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EU Ends Roaming Charges, Starting from 2017

EU_flag_lLast week, European Union (EU) officials agreed to ban mobile operators from charging roaming fees for most cross-border traffic within the 28 EU nations. The new rules — which will come into effect in June 2017 — mean mobile subscribers travelling to these regions will pay the same for voice, texts and data as they do in their home country.

The agreement is intended to protect periodic travellers from unexpected roaming bills upon returning home. Holidaymakers from the UK, for example, are currently often charged several multiples of the fees they’d normally incur. The new rules will benefit those streaming videos and map data, something which wasn’t much of an issue a decade ago.

It also aims to dismantle artificial boundaries between the EU’s operator networks. This will benefit subscribers living along national borders who might work or shop between countries, with such changes making the EU more American in approach when it comes to mobile telephony.

The regulations might appear to starve mobile operators of lucrative service revenue, but the companies will be allowed to make up the difference in other places, and “fair use” policies will prevent subscribers from abusing the new rules.

Some operators have seen roaming as an opportunity to sell disposable SIM cards, or to offer cross-border deals (such as Vodafone’s Passport plan, which provides subscribers with lower roaming tariffs). Other have gone further — Three’s Feel at Home offer, for example, allows Three UK subscribers to roam to 18 countries (several outside the EU) at no extra cost.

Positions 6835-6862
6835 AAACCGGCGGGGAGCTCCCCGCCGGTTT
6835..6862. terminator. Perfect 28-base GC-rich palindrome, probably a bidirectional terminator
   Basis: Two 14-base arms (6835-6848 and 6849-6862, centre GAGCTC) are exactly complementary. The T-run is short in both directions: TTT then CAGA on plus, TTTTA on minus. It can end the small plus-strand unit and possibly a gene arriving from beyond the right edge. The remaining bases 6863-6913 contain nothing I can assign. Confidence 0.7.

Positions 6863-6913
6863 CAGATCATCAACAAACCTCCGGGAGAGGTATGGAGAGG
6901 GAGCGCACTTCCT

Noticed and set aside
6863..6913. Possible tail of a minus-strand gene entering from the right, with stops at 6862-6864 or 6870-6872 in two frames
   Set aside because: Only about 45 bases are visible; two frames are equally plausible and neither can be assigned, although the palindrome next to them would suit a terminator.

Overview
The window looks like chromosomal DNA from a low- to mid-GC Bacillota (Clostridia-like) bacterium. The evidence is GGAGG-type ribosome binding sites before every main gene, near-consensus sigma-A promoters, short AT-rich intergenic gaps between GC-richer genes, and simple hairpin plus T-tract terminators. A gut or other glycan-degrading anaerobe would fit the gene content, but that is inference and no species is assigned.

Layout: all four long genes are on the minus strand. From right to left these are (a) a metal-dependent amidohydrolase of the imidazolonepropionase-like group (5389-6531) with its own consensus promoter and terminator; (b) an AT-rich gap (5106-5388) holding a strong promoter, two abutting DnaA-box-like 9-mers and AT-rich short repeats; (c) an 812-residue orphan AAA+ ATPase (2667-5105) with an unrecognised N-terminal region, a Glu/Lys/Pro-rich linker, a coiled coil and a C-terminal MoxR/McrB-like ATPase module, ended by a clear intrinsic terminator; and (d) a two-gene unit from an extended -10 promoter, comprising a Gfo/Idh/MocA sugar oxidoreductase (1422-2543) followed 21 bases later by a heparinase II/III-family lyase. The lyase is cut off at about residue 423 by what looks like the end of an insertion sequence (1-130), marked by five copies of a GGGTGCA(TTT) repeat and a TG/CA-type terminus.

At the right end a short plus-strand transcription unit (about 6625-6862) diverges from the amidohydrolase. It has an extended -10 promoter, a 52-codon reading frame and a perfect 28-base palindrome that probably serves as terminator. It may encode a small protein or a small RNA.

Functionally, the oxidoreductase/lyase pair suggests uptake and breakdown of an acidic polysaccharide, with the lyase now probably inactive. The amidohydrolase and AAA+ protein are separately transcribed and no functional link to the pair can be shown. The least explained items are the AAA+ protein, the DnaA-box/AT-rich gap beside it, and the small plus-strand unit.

The new agreement stops at the EU’s borders, and will not benefit those travelling to other global regions. The concept could catch on, possibly spreading to Eastern Europe, but there’s limited political pressure to implement similar roaming rules on an intercontinental basis.

Europe’s early adoption of mobile standards for the likes of air interface specs and frequency has allowed European carriers and equipment suppliers to take global mobile leadership positions — an advantage that’s faded over the past decade. There are hopes that the new roaming rules could stimulate a more dynamic digital and connected Europe.

Mobile roaming fees were virtually eliminated within the US through consolidation. American networks operate coast-to-coast — something that seems obvious, but wasn’t the case at the turn of the century. There are now only four major mobile operators covering the whole of the United States. It’s unlikely such a level of stateless consolidation will occur in Europe, but the EU’s ruling could nudge the industry in that direction.

For more information about about European operator regulation, please see our Hotline report, Regulatory Scrutiny Stays High as Operators Plot More Acquisitions (login required).

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